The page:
Russia has become the first country to grant regulatory approval to a COVID-19 vaccine after less than two months of human testing, a move Moscow likened to its success in the Cold War-era space race.
The Russia COVID-19 vaccine, which will be called “Sputnik V” in homage to the world’s first satellite launched by the Soviet Union, has however not yet completed its final trials.
Moscow’s decision to grant approval before then has raised concerns among some experts. Only about 10% of clinical trials are successful and some scientists fear Moscow may be putting national prestige before safety.
Putin and other officials have said it is completely safe. The president said one of his daughters had taken it as a volunteer and felt good afterwards.
“I know that it works quite effectively, forms strong immunity, and I repeat, it has passed all the necessary checks,” Putin told a government meeting.
The Russian business conglomerate Sistema has said it expects to put the vaccine, developed by Moscow’s Gamaleya Institute, into mass production by the end of the year.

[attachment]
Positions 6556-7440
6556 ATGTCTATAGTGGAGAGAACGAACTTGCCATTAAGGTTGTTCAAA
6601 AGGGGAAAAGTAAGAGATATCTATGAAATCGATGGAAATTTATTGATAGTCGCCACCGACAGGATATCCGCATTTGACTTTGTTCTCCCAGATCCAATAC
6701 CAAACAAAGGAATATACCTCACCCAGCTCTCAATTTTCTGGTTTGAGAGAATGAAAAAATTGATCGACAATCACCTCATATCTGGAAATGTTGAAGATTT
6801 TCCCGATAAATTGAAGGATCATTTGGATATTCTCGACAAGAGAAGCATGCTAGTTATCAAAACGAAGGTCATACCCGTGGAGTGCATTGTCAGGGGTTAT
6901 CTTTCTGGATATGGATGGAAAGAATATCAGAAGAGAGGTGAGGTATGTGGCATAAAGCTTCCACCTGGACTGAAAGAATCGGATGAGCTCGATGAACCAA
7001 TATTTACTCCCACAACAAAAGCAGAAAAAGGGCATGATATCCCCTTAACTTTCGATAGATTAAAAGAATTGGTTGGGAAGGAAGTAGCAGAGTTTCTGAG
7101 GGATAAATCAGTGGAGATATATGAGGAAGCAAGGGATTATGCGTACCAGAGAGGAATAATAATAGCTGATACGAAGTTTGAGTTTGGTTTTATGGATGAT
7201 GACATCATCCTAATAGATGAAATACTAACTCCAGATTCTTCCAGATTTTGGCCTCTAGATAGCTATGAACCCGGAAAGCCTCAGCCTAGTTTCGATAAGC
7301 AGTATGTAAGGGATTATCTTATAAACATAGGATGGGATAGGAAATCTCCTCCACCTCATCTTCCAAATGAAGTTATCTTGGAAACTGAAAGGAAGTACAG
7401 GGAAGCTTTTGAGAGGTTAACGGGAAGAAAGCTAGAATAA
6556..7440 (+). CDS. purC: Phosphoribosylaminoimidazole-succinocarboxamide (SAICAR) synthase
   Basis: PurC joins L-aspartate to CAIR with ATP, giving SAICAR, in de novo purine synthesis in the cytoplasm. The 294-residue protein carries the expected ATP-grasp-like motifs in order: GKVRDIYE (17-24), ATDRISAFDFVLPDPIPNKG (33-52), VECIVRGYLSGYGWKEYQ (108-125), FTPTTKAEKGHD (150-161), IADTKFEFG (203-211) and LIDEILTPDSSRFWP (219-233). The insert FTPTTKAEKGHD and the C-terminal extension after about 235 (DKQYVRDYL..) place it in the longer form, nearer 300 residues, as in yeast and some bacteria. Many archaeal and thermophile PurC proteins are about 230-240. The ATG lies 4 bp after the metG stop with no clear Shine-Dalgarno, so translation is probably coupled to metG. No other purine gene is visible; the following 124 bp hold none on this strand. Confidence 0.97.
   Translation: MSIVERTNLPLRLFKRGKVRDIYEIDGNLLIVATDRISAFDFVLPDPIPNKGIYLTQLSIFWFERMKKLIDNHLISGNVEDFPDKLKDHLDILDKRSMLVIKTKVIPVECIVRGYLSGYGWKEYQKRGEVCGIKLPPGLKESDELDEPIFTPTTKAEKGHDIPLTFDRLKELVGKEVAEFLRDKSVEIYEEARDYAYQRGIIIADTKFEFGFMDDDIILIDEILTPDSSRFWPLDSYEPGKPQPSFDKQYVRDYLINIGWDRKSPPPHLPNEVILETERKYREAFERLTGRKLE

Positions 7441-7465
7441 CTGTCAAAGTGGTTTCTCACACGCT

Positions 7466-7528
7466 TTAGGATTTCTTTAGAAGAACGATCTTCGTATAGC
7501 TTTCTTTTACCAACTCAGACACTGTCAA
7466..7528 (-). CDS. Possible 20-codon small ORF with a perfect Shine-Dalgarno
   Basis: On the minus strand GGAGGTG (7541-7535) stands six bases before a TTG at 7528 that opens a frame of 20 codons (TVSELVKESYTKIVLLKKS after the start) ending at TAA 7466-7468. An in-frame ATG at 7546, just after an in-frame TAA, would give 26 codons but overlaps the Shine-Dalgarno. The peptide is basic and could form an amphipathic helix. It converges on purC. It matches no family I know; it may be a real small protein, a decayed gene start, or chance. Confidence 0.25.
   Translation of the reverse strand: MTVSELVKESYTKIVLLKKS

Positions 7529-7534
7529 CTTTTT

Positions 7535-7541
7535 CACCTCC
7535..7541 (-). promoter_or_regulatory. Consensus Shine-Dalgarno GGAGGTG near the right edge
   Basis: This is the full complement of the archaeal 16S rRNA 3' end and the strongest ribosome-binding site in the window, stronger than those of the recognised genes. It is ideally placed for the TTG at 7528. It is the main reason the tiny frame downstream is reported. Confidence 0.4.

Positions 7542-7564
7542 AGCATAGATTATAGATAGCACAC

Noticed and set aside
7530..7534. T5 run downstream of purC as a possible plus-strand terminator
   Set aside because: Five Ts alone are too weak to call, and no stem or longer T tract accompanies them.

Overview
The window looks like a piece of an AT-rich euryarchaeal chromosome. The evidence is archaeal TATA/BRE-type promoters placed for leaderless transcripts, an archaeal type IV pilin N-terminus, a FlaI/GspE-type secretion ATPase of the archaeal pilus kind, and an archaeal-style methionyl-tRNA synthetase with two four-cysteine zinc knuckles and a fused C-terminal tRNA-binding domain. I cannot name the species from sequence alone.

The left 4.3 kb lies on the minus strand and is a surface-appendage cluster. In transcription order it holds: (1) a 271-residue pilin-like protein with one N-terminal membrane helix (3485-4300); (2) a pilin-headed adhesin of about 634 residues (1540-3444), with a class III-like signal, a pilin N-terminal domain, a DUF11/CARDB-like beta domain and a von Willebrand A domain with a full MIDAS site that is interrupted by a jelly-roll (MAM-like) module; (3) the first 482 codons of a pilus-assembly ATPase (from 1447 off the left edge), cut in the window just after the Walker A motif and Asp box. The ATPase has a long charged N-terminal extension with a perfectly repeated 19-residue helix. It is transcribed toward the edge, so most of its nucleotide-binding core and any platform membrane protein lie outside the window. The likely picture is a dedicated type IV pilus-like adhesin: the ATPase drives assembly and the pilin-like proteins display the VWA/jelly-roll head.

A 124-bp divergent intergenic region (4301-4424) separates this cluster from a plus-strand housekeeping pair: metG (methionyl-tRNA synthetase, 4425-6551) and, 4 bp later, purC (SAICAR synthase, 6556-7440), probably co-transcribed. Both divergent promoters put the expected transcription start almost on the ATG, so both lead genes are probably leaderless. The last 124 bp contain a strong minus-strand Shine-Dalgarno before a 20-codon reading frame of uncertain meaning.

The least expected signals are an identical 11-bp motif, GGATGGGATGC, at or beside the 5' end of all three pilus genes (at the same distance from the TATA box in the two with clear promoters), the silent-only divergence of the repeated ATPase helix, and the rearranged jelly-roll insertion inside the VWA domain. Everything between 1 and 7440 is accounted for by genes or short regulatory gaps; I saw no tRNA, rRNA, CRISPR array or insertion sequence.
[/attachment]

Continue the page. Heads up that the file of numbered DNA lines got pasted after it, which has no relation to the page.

Government officials have said it will be administered to medical personnel, and then to teachers, on a voluntary basis at the end of this month or in early September. Mass roll-out in Russia is expected to start in October.
The vaccine is administered in two doses and consists of two serotypes of a human adenovirus, each carrying an S-antigen of the new coronavirus, which enter human cells and produce an immune response.
The platform used for the vaccine was developed by Russian scientists over two decades and had formed the basis for several vaccines in the past, including those against Ebola.
U.S. Health Secretary Alex Azar, asked about Russia’s announcement, said safety was paramount and late-stage trials were key. He said the United States was on track for an effective vaccine by the end of the year, with six candidates under development.
“The point is not to be first with a vaccine. The point is to have a vaccine that is safe and effective,” Azar said on ABC News’ “Good Morning America” programme.
“We hope it’s true, but as is so often the case with Russia: trust but verify,” White House Council of Economic Advisers Acting Chairman Tyler Goodspeed said on Fox Business Network, referencing a Russian proverb cited by former U.S. president Ronald Reagan in negotiations with the Kremlin.
More than 100 possible COVID-19 vaccines are being developed around the world. At least four are in final Phase III human trials, according to WHO data.